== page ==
Advocacy Report Explains High Entrepreneurship among Immigrants

Release No. 17-01

WASHINGTON, D.C. – Today’s report, Explaining the Emergence of the Immigrant Entrepreneur, by Research Economist Daniel Wilmoth, Ph.D., is the fourth in a series of reports on trends in entrepreneurship by the Office of Advocacy.

This report found an explanation for the growth in the number of immigrant entrepreneurs. Put simply, age is related to self-employment, and immigrants are getting older. In addition, as the native-born Baby Boomers age and retire, the number of self-employed will decline.

The report shows: Only 5.9 percent of immigrants were self-employed in 1994, but that rose to 6.5 percent in 2015. Only 5.7 percent of people who had been born in the United States were self-employed in 2015.

Other findings from the report are:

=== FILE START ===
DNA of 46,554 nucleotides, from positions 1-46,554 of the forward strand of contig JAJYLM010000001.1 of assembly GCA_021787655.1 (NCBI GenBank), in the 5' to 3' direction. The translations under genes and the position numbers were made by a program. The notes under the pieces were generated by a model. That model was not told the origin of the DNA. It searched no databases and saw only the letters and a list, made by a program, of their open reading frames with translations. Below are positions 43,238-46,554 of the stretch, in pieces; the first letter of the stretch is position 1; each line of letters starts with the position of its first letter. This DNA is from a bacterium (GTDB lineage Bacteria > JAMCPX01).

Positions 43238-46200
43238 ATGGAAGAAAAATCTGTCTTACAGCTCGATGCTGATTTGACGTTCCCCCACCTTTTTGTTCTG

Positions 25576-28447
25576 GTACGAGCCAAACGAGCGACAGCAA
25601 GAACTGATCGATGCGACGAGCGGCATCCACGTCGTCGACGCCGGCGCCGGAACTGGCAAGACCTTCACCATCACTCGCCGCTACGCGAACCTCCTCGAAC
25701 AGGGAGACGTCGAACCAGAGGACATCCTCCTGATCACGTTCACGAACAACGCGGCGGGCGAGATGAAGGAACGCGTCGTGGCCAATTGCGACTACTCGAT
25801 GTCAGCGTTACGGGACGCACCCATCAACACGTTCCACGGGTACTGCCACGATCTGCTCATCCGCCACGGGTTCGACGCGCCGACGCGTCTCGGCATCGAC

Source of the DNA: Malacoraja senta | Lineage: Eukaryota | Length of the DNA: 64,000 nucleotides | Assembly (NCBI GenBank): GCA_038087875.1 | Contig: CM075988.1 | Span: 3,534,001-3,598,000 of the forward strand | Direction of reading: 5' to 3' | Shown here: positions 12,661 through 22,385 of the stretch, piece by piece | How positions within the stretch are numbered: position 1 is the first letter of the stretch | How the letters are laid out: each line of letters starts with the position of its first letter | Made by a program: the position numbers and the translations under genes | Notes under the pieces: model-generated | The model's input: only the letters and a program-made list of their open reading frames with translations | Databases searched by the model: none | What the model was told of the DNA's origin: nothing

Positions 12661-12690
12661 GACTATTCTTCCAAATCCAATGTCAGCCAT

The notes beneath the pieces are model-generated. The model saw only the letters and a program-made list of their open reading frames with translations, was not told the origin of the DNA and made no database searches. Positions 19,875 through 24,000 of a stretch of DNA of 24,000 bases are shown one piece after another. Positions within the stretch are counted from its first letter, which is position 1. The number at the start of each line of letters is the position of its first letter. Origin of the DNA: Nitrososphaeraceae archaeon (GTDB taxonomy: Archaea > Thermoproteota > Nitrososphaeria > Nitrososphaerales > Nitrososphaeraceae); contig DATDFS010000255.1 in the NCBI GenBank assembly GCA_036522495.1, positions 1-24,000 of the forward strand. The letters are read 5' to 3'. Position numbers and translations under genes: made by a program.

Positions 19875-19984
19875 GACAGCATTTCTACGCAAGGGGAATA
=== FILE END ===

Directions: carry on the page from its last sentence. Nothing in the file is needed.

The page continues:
• The prevalence of self-employment varies with age.
  • In 1994, the typical immigrant was about 30 years old.
  • In 2015, the typical immigrant was about 40 years old.
  • If the immigrant population had not aged, self-employment among immigrants would have fallen from 5.9 percent in 1994 to 5.7 percent in 2015 instead of rising to 6.5 percent in 2015.

“Today’s report shows that as the immigrant population ages into the prime self-employment years, this will soften the self-employment decline we expect to see as Baby Boomers retire,” said Chief Counsel for Advocacy Darryl L. DePriest.

To see more on the role of immigrant entrepreneurs, view this report on the Office of Advocacy website. Read previous reports in the “Trends in Entrepreneurship” series.

Victoria Carlborg

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